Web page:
“Twenty more minutes, Hector,” I say, “and I’m free of this hellcrater.” Hector, whose tawny eyes flared open when I spoke, now only flashes his needlelike teeth at me as he yawns. He blinks once, then curls back into sleep, his tail covering his front paws.
Hellcrater is not exactly a fair description, I concede as I look around my grandmother’s bookstore, making sure nothing is out of order. But hellcrater has become my favorite word lately. I have to go to the hellcrater, I like to say to my roommate, Agatha, whenever I’m summoned home for a holiday or for the weekend. Agatha always gives me a blank look in response.
“I think it must have been so awesome to have grown up in a commune,” she ventured once.
I didn’t bother explaining how it’s not really a commune. I can kind of see how it might sound like one from the edited descriptions I’ve given her. A big rambling stone farmhouse in upstate New York, with a revolving door of cousins and aunts and uncles and the adjoining barn and fields and gardens, which fuel the family business, Greene’s Herbal Supplies. All presided over by my mother and grandmother in their long, colorful skirts and shawls and strings of beads.
“I mean, I grew up Pine Park, Illinois, Tamsin. Come home with me sometime and you’ll see a hellcrater. And by the way, that’s not even a word.”
“I’d love to,” I answered eagerly at the time. And I meant it. I would love to see what it’s like to be part of a real, normal American household. Where your mother and grandmother aren’t reading tea leaves and entrails every other second. Or making strong-smelling brews from the garden herbs for dozens of village girls and women. They come after dark, rapping timidly on the back door, begging for something to slip into some man’s coffee or beer when he isn’t looking. The women’s eyes fill with grateful tears, those same eyes that’ll skitter away from meeting yours if you cross paths in town during daylight.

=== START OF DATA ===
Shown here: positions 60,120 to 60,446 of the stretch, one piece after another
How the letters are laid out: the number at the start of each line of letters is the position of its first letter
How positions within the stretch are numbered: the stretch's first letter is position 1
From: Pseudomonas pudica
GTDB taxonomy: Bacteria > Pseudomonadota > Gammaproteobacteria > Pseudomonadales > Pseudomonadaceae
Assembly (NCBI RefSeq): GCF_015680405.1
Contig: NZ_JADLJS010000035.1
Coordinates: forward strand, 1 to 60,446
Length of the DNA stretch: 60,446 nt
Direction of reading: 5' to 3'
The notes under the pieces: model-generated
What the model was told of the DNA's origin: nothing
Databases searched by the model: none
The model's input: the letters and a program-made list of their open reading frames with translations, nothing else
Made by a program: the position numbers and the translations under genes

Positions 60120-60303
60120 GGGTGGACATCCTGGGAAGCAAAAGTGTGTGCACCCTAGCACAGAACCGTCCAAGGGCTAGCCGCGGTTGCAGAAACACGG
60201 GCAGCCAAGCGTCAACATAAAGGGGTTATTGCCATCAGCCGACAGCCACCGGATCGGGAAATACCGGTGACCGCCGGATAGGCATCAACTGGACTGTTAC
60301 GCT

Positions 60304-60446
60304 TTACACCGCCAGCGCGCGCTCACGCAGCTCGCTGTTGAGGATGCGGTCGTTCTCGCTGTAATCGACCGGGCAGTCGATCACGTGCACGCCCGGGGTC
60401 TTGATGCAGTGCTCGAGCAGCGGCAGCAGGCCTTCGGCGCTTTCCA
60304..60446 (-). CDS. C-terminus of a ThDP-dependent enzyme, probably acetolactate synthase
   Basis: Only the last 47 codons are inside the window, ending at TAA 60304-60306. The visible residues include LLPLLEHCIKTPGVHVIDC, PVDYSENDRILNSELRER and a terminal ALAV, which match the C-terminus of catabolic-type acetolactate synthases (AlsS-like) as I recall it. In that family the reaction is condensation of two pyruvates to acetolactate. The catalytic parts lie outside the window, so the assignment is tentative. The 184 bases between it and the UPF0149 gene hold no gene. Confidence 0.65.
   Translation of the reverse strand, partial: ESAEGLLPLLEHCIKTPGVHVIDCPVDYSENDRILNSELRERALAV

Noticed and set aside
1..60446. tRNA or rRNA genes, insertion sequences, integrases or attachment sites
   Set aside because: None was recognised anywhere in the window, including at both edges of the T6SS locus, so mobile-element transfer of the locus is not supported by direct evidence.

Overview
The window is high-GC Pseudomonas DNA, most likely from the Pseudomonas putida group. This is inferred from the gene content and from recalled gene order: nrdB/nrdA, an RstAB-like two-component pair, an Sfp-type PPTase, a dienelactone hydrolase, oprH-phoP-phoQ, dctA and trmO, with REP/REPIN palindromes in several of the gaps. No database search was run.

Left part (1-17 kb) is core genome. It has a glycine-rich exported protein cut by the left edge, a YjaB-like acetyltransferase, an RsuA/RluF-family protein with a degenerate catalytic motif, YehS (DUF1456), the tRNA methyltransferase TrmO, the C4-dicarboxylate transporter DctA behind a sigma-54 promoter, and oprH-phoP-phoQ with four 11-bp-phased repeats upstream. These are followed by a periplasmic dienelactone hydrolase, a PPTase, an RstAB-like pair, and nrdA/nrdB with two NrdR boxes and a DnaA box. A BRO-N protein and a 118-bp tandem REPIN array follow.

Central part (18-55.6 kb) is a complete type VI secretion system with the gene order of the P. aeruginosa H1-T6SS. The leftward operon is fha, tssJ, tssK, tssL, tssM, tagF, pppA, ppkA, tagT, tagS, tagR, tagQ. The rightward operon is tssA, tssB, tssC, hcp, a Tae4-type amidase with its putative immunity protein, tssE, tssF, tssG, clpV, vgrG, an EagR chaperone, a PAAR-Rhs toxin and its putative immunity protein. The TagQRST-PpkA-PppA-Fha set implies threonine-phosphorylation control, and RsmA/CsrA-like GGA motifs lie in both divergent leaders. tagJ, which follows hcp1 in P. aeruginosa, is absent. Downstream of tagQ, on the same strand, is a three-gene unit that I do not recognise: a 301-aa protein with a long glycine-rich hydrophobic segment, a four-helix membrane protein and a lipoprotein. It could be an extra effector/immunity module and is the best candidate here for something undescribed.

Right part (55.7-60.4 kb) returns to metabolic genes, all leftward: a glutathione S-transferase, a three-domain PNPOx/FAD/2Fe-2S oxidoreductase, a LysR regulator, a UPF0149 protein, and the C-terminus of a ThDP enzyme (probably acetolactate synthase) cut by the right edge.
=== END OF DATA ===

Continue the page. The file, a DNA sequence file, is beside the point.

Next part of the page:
In a real, normal household people celebrate Thanksgiving and Christmas or Hanukkah. Halloween is for the kids to dress up in costumes. It’s not a holiday when your whole family gathers in the deep woods behind your house and builds a bonfire and burns sweet herbs on the altar built to the four elements. Not a holiday when your whole family dances until the first fingernail of dawn scrapes at the hills and finally you can stumble home, bare legs scratched and bruised, hands and feet freezing, sick from Uncle Chester’s homemade wine.
“Hellcrater,” I say again now with feeling, as sheets of rain splatter against the oversize windows. At least there’s only one more week until I can take the train back to Grand Central. I yawn, stretch my fingers to the polished tin ceiling. The bell over the door chimes three notes softly and I drop my arms midstretch, startled. I’m not the only one. Hector leaps off the counter, lands with a disgruntled meow, and disappears between two stacks of poetry books that I just remembered I was supposed to re-price and shelve in the half-off section.
But instead, I glance at the man who has just entered. He’s tall, and since I’m tall myself, this is saying something. Tall and thin and muffled up in a dark overcoat that seems to overlap his frame. He politely folds his umbrella and puts it into the copper planter that serves as a stand by the door. His eyes find mine across the room. “Sorry,” he says, and his voice is a nervous wisp almost blown away by the wind.